Names are always crucial when starting a band. They instantly and subconsciously tell people if they should be interested in you while also giving listeners a precursory clue to what they should be expecting to hear. You know precisely what you’re going to get with, say, Cradle of Filth. You’re not exactly going to invite them to play at your gran’s 70th or your cousin’s christening, are you? Well, you might, but that would make you a sadist.
But Acid Glasses, the by-product of Memphis youngster Nick Burk, offers exactly what his moniker says on the CD cover. In the same way that beer goggles might make a fairly ordinary looking girl appear like Natalie Portman circa Garden State, Acid Glasses takes ordinary pop melodies and channels them through a psychedelic kaleidoscope, creating a hazy and euphoric cascade of jangly guitars, overlapping vocals and twinkling percussion.
I understand your reluctance – it’s hard to get away from the swarms of ‘bedroom producers’ popping all up in your Twitter feeds lately. In fact, it would probably require Soundcloud to be down every single day, and not just a few hours every week as seems to be the case right now – and then you’d still have Bandcamp to avert your eyes from. Remember when Arctic Monkeys got to top of the charts and the evening news started speculating that it would replace the whole music industry altogether. Well, that didn’t happen and Myspace is all but long gone – just a sad shell of its former self, evoking weird mixed feelings of nostalgia and pity, like coming across a former girlfriend who’s now homeless and living on the streets.
Well now it’s the turn of the more electronic-leaning acts. Now it seems everyone can download some really expensive home studio software via a couple hours’ worth of Mediafire downloading, and then hey-presto, you got yourself an EP. Even movie-making software is readily available, meaning a nice accompanying video can be knocked up for just about anyone (we’re not even mentioning any names so you can’t sue for defamation, Lana!) by some coffee-fuelled freelance director for about the same about as Rick Ross would spend on just an hour’s cameo from a single of his hip-hop honeys. Thus we’ve been left with a saturated market, where it’s so much easier just to ignore and potentially miss out on something great than sift through MP3 after MP3, finding maybe one of two gems in the general blog marsh of nothingness.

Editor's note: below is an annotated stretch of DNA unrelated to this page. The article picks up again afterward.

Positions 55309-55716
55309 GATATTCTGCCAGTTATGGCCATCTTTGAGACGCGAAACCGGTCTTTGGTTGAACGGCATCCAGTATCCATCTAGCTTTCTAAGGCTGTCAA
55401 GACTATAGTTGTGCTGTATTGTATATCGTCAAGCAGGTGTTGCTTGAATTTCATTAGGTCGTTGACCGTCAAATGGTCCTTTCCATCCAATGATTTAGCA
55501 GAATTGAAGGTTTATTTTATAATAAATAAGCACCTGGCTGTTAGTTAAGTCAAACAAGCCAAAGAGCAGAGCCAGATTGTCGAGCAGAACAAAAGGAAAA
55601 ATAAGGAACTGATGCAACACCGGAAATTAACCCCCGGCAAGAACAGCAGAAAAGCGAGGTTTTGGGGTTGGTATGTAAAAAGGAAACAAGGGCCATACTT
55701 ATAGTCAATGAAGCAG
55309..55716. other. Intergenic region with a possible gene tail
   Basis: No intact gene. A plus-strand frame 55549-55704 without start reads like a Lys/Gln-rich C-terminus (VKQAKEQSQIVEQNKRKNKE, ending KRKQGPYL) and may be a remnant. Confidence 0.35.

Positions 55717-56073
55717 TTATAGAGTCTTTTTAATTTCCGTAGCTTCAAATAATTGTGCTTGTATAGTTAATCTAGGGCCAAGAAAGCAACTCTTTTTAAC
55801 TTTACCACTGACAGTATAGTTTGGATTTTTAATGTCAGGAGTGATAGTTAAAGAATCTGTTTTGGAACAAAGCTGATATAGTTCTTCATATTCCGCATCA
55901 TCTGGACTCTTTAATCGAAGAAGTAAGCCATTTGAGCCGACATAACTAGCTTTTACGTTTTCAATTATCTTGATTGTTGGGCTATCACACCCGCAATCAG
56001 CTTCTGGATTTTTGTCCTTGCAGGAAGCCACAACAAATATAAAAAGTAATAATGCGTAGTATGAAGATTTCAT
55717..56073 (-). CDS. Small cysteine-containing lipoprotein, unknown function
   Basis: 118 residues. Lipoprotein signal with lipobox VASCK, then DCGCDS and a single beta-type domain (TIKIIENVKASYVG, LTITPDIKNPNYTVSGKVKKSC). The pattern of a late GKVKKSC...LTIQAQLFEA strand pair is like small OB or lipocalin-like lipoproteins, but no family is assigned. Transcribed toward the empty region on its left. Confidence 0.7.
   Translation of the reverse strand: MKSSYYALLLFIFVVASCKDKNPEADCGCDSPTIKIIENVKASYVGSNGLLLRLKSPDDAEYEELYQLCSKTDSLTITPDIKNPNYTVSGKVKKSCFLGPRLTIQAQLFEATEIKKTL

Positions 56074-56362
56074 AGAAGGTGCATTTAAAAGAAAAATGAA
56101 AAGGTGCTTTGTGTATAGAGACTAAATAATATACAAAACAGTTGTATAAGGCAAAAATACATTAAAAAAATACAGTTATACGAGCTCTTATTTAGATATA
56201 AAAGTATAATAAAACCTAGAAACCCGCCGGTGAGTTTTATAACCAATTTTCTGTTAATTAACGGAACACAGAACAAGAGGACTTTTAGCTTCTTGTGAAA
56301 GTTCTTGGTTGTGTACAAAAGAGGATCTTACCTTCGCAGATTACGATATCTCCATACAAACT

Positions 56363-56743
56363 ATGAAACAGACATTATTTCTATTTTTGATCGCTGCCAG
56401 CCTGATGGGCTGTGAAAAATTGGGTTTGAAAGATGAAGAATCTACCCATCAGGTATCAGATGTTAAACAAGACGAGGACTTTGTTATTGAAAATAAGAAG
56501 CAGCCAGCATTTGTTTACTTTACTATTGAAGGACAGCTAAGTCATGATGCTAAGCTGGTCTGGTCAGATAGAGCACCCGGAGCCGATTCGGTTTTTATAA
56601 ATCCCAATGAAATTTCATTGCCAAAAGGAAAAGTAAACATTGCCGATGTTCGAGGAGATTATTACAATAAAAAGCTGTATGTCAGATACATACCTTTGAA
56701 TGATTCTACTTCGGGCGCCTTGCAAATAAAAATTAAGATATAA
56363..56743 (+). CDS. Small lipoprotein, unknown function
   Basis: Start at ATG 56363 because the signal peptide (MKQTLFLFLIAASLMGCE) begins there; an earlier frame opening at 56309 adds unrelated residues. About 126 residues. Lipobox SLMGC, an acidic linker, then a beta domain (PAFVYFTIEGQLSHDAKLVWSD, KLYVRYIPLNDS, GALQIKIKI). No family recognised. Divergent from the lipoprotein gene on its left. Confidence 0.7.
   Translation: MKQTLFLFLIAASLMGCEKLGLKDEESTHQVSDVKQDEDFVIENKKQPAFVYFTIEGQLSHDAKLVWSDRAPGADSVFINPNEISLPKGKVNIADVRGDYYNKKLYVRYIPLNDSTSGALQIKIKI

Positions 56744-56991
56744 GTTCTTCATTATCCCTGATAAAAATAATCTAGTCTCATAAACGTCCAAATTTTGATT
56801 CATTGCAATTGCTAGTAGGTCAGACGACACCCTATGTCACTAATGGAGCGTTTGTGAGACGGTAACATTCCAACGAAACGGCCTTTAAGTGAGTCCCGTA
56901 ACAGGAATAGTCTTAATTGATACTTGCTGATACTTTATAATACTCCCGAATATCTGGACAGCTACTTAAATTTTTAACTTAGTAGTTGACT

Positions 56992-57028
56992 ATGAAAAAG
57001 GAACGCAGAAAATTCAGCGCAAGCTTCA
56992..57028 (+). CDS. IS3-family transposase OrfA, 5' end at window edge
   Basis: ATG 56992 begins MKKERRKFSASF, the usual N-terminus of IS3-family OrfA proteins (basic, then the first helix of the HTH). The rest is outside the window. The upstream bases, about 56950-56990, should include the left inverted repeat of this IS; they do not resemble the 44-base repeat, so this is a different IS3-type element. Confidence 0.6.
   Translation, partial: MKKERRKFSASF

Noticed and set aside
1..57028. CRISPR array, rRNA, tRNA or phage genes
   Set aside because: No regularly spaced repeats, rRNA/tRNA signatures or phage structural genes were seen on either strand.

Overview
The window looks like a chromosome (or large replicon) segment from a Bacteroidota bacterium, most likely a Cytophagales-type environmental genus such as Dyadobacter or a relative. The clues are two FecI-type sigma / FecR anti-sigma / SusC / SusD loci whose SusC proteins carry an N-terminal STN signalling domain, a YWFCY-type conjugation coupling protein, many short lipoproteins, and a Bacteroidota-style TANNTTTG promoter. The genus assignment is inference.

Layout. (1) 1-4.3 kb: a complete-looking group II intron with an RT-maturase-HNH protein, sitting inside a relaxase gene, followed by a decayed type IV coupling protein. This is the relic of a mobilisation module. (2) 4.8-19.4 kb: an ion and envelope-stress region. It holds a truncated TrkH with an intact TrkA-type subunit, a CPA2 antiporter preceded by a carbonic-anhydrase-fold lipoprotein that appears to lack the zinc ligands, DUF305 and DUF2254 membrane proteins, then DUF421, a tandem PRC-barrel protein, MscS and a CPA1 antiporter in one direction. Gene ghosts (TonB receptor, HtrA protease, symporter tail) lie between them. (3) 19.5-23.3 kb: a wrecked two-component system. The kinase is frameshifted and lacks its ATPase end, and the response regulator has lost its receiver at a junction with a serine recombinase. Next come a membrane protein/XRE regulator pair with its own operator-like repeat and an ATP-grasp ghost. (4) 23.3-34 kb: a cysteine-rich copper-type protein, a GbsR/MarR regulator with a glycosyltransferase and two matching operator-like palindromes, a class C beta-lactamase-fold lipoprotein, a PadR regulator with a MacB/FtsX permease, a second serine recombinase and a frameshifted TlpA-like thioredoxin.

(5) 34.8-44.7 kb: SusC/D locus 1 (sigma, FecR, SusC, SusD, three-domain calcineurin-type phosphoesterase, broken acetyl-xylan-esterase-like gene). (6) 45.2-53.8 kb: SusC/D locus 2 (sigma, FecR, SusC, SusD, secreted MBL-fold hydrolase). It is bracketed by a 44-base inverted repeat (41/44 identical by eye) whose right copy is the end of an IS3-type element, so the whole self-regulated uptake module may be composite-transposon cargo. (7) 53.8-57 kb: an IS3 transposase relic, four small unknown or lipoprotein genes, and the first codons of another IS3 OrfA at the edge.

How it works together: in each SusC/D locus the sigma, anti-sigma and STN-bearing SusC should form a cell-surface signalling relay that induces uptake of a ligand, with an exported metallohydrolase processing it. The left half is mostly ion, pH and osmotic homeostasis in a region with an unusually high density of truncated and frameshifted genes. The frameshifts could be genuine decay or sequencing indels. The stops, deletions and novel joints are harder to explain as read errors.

But Acid Glasses is definitely someone you should be taking note of, if you having been already. Not purely a solo ‘bedroom producer’, Burk enlists a mystery member to help write tracks and another to go on tour. His music is just as much a mystery, each completely diverse from the one before it – with the only common thread running through his entire work being this strange and warped sense of eerieness, like the ghost of pop culture’s past. He plays the Binnacle festival at the Old Blue Last this coming weekend (15-16 October), part of a bill tagged as “a micro festival of future sounds”, so you’ll all be able to check him out then.
Luke Morgan Britton speaks to Acid Glasses about his first trip across the pond, his art and, er, his break-up inspired mind-boggling remix of 90s pop hit ‘Steal My Sunshine’.
What does it mean to be able to travel all the way over to the UK to perform for people who want to hear your music?
It’s a pretty amazing feeling, to be honest – the kind of thing a lot of people dream about. I almost can’t believe it’s actually happening for me. I do feel incredibly lucky and entirely grateful that I get to experience this. There’s definitely plans for some serious US touring in the pipeline and hopefully future adventures here too. I really hope to hop the pond again!
At Binnacle you’ll play as a two-piece but it’s still going to remain very much a solo project when it comes to the recordings, right?
Yeah it’s pretty much a solo thing, but with another secret member involved with the writing and recording aspect. But he isn’t the person playing with me live at Binnacle – that’ll be Andrew from my other band, Kruxe.